I speak as a New Yorker, someone who had to live amongst the attacks and their lingering after effects. September 11 changed me, I state that freely. Call it indeed, a loss of innocence. Or an education. I learned, for example, that that there was a strain of fundamentalist Islam that believed in all-out murderous war against America, one in which civilian casualties were to be maximized. The realization that such depraved evil not only existed, but was actively supported in parts of the world, truly rocked my faith in humanity.

And I learned that there was a faction of Americans, some of them right here in my neighborhood, which also believed in a war against America – one they could duplicitously support by conveniently blaming the nation as deserving every calamity that befell it.

I've always known that there's an element of the right wing that is reactionary and discriminatory, that feeds itself on anger and prejudice. That's nothing new to someone who grew up in the race-baiting climate of South London in the 1970s. But over these last four years, I've become thoroughly disillusioned by how many people on what I had always called my side of the fence – the left – are similarly consumed by blind hate. These people have acted no differently over the last four years than those who railed viciously against Clinton over the previous eight. They've proven petty and vindictive. They trade in such simplistic insults that their children can echo them in the playground without having to explain themselves – a vaguely amusing irony considering the object of their ire and his supposedly infantile lack of sophistication. They refuse to recognize a single word of truth uttered by a member of the Administration while looking up to media figureheads whose handling of the facts is famously loose. They will even defend a Bin Laden or Saddam Hussein if it enables them to carry on attacking George W. Bush. They have never called on the free Muslim world to exercise even half as much opposition to the Islamist terrorist leaders as they have expended on their own elected politicians – yet if they did, the world might already be a more peaceful place.

Still, don't get me started on the far right. As I say, there are no surprises there: it's a territory I stay as far away from as possible. Overall, the viciousness on either side has, these last few years, reached a level of near murderous poison. There's a general belief out there among sociologists that anyone who witnesses an execution quickly becomes opposed to the death penalty, but I somehow suspect that if stoning was re-introduced in America, thousands would line up to take part – as long as they could do so along political lines.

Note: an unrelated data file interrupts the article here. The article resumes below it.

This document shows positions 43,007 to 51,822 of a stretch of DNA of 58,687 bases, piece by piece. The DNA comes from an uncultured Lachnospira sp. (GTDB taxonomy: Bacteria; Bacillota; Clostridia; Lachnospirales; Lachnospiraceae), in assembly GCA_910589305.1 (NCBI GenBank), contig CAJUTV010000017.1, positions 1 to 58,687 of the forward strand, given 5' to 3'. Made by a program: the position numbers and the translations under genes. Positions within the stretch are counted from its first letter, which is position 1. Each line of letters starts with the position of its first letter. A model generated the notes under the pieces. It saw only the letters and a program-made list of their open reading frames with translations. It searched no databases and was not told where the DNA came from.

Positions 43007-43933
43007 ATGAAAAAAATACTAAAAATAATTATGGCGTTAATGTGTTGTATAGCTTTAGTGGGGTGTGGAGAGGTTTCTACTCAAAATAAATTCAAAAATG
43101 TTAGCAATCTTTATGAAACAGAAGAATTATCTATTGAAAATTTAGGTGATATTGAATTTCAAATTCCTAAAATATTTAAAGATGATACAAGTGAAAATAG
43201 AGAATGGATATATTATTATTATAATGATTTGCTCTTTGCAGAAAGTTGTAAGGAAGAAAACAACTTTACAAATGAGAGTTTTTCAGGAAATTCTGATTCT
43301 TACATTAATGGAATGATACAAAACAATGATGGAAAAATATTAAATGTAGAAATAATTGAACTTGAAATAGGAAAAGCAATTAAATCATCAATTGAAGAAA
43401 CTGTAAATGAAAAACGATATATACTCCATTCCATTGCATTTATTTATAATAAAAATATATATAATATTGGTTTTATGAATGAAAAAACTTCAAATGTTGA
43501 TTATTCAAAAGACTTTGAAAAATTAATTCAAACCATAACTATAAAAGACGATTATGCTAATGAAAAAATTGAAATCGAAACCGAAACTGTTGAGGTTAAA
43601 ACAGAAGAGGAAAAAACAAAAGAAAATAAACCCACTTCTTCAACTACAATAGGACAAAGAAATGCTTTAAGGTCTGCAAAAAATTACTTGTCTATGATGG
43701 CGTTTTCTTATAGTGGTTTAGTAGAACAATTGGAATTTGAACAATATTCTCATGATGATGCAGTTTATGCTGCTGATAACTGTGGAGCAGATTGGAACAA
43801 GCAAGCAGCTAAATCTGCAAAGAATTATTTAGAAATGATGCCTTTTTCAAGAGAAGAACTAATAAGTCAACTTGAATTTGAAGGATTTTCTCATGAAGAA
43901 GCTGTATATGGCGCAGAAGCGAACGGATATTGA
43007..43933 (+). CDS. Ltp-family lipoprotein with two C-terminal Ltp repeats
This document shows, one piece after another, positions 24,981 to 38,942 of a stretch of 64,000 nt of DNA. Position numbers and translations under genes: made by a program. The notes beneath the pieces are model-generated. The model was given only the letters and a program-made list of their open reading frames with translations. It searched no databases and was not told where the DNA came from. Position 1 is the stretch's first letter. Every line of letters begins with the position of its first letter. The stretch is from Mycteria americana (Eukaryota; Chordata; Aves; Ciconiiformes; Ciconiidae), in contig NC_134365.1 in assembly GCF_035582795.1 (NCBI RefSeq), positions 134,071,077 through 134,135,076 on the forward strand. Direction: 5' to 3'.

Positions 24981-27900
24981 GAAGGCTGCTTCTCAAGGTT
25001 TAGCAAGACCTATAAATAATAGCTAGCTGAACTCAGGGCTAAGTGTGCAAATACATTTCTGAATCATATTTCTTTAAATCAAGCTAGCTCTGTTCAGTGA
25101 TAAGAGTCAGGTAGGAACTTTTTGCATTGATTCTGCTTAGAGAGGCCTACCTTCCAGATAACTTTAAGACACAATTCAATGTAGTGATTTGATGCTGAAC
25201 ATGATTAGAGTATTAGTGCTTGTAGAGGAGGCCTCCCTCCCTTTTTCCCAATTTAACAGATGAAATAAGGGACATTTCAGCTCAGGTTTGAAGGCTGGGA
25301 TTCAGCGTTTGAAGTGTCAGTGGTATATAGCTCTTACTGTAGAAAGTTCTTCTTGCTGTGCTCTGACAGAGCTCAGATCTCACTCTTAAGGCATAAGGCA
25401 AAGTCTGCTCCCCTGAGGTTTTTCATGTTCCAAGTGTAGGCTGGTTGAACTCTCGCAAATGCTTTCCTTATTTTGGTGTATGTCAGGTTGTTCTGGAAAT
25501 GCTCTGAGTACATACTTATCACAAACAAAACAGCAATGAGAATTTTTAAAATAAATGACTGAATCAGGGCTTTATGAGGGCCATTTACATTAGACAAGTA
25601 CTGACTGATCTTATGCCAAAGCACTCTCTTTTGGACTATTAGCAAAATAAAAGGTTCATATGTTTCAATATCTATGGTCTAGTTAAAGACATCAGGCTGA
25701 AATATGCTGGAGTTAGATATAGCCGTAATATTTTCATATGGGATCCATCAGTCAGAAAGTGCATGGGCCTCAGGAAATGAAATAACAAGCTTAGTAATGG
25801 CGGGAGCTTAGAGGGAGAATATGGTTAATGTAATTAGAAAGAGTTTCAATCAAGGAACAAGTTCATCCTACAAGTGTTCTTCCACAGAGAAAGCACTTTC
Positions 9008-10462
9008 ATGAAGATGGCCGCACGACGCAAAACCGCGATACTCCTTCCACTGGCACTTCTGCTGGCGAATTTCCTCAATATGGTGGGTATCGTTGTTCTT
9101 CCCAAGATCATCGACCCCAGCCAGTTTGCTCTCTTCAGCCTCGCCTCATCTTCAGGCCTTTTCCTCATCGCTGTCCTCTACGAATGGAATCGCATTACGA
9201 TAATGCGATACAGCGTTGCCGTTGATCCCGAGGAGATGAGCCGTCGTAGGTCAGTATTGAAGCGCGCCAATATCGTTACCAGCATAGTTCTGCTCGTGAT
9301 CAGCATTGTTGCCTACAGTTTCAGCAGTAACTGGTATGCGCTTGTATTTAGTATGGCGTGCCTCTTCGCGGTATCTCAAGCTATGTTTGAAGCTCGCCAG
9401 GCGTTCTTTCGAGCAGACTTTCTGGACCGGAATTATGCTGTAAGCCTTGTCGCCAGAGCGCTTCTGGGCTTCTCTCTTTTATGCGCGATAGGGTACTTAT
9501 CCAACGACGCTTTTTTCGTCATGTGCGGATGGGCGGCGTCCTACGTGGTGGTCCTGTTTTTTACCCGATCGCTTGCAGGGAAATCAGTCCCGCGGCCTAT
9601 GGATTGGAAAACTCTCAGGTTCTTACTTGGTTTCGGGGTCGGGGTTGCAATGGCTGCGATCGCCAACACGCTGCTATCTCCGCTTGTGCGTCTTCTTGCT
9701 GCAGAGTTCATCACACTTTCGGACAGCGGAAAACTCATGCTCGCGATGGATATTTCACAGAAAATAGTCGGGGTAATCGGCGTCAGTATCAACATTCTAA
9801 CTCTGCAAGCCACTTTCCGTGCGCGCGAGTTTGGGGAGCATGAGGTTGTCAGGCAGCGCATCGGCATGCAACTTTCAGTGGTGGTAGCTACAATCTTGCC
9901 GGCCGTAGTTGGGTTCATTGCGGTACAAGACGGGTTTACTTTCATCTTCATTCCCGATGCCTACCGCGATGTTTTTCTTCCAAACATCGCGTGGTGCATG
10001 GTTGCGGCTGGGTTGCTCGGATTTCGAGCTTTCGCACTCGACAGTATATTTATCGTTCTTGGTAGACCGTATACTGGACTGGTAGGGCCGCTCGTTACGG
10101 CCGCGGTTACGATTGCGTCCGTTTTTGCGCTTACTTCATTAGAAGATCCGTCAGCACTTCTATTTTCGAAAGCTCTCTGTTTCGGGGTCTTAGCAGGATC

But this remains a fine nation, all things considered, especially once you get outside of the hard-line local communities on the left and right, most of whom take cowardly comfort in numbers, and move out to the greater public. Most Americans, black or white, Republican or Democrat, are not interested in attacking their neighbors for their political leanings. Most Americans want the same things. They want to live in a country that allows people to work their way up the ladder according to ability and aspiration, but not to be left lying helpless should they fall. They want to feel safe at home without being considered a bully abroad. To help the poor of the world without having that aid taken for granted. To adress the evils of totalitarianism without having to solve every international crisis unilaterally. They want the right to quality, free education and health care, but believe they should have a choice in their providers. Most Americans don't flinch at a different color of skin or a non-heterosexual relationship. Most Americans are genuinely warm, friendly people who say "have a nice day" not because they're conditioned to do so, but because they mean it.

These people deserve a President who can bring them together. Is John Kerry that man? I can't be certain, but I know George W. Bush is not. He campaigned four years ago as someone who would unite this nation, yet failed miserably. After 9/11, millions of people were ready and willing to commit themselves to the American nation, to help rebuild the country's confidence and to present a positive face to the rest of the world. He had a golden opportunity to harness American energy – to hijack, if you like (and yes, that word is again used deliberately), JFK's great saying, "Ask not what your country can do for you: Ask what you can do for your country." Instead, his Administration assured us it could do the job itself. It humiliated us instead.

This, then, is where we find ourselves in November 2004... Internationally, the USA is reviled. (Some of this animosity was inevitable, I suspect; lurking behind the outward sympathy over 9/11 across the globe was a deep dislike of Bush, guaranteed to go public the moment the President used military force on America's attackers.) The country is immersed in a war that, while ridding Iraq of the world's most horrendous ruling dictator – something I am thrilled about - has only managed to make enemies of the very people it was intended to free. The President finds himself unable to admit that this war has gone to anything less than plan, even as hostages are savagely beheaded and brave Iraqi army and police recruits gunned down and blown up on a daily basis. The same President who would not risk body bags in Afghanistan at a crucial moment for America's survival, no longer even references the men and women of the Armed Forces now dieing in unacceptably large numbers every week.